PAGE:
In patients with concurrent KRAS hotspot mutations, we did not observe an OS difference from initial metastasis diagnosis between EAp53-LR (14.8 months; 95% CI, 5.3-24.3 months) and EAp53-HR patients (20.1 months; 95% CI, 14.1-26.1 months; p=0.9) with a HR of 0.92 (95%CI, 0.24-3.5; p=0.9); and from initial phase I clinic visit between EAp53-LR (6.5 months; 95% CI, 0-21.3 months) and EAp53-HR patients (7 months; 95% CI, 0.1-14 months; p=0.55) with a HR of 0.67 (95%CI, 0.17-2.5; p=0.55). In patients without detected KRAS hotspot mutations, EAp53-LR patients had a significantly longer median OS from initial metastasis diagnosis (64.5 months; 95% CI, 26.1-102.9 months), and from initial phase I clinic visit (32 months; 95% CI, 20.8-43.1 months) than those in EAp53-HR patients (18.8 months; 95% CI, 13.1-24.4 months; p<0.001), and (5.4 months; 95% CI, 3.4-7.5 months; p=0.001) with a HR of 0.2 (95% CI, 0.07-0.51, p=0.001), and 0.23 (95% CI, 0.08-0.6, p=0.003), respectively (Figure 3B).

The impact of phase 1 trial therapy on PFS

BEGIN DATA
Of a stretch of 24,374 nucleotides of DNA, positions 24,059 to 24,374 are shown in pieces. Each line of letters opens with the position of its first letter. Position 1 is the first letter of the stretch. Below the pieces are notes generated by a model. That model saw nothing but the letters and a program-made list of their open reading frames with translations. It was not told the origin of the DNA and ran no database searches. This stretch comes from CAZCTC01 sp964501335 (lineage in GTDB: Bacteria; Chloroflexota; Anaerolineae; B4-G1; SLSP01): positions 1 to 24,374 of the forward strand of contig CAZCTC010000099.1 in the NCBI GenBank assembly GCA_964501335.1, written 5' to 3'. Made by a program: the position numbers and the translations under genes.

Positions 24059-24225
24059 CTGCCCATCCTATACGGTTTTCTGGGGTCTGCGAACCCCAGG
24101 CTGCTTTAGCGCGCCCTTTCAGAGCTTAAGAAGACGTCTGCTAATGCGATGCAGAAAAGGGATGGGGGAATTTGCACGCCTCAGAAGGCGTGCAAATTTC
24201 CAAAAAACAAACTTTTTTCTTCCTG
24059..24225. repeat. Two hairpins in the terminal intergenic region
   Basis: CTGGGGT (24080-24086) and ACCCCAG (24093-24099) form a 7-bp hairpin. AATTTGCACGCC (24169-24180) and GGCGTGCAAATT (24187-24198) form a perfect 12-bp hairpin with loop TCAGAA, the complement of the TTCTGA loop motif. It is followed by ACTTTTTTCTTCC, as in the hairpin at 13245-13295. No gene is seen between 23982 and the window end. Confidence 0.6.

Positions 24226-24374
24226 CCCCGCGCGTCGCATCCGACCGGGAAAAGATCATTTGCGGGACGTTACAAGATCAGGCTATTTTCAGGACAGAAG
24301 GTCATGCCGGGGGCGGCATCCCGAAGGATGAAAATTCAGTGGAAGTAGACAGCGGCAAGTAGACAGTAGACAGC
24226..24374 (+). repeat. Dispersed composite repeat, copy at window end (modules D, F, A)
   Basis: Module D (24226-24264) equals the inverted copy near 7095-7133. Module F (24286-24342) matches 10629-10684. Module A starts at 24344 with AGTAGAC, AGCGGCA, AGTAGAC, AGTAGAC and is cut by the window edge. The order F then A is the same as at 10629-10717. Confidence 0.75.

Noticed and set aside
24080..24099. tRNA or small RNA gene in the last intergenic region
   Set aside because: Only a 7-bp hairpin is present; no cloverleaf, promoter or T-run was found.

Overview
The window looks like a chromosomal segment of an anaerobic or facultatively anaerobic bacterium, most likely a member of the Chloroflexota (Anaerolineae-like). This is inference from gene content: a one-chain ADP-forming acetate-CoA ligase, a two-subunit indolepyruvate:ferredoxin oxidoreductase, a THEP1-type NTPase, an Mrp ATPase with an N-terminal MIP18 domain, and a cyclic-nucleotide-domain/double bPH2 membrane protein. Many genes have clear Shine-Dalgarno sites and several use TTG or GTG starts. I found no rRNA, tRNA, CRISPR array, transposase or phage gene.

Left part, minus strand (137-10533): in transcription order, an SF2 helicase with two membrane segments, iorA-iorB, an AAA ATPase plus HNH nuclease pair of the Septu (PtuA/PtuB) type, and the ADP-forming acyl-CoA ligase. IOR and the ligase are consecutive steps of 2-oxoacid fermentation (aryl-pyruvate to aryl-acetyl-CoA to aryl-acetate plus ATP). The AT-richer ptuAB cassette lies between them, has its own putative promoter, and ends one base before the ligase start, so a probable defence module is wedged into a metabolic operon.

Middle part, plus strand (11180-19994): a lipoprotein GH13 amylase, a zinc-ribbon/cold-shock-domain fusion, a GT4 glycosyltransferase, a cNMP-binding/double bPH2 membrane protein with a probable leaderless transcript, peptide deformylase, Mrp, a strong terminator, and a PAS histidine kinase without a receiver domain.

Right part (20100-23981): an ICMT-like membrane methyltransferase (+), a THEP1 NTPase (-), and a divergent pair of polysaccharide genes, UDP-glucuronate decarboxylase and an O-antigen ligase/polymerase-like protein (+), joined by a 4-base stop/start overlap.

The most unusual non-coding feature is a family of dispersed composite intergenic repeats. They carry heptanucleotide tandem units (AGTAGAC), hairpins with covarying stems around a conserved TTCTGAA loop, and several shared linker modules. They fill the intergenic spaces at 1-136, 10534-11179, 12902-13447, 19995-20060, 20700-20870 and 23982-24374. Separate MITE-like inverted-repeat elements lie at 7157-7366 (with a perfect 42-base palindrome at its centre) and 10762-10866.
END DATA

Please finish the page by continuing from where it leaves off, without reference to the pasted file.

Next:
The first-line phase 1 trial therapy led to similar median PFS in KRAS+ (n=30; 2.3 months; 95% CI, 1.5-3.1 months) and KRAS- (n=70; 3.4 months; 95% CI, 2.3-4.5 months) patients (p=0.15), as well as in TP53+ (n=45; 2.5 months; 95% CI, 1.6-3.4 months) and TP53- (n=55; 3.4 months; 95% CI, 2.3-4.5 months) patients (p=0.3). KRAS+/TP53+ patients (n=13) had a median PFS of 2 months (95% CI, 1.2-2.8 months), which was significantly shorter than that in KRAS+/TP53-, KRAS-/TP53+, and KRAS-/TP53- patients combined (n=87; 3.7 months; 95% CI, 2.5-4.9 months; p=0.018) (Figure 1B). Among patients receiving antiangiogenic agent-based phase 1 trial therapy, we observed one partial response and six cases of stable disease (clinical benefit, 58.3%) in TP53+ patients (n=12). Also, the TP53+ patients had a median PFS of 4.2 months (95% CI, 0.3-8.1 months), which was significantly better than that in TP53- patients (n=7) on clinical benefit (0%; p=0.017), and median PFS (2.6 months; 95% CI, 1.3-3.9 months; p=0.05) (Figure 4A). In patients who received BRAF and/or MEK inhibitor-based phase 1 trial therapy (n=15), we observed four partial responses and six cases of stable disease (clinical benefit, 83.3%) in 12 BRAF+ or KRAS+ patients. Also, these patients had a median PFS of 7.9 months (95% CI, 2.2-13.6 months). In contrast, in three BRAF- and KRAS- patients, we observed one case of stable disease (clinical benefit, 33.3%; p=0.08), and a median PFS of 1.9 months (95% CI, 0.2-3.7 months; p=0.015) (Figure 4B).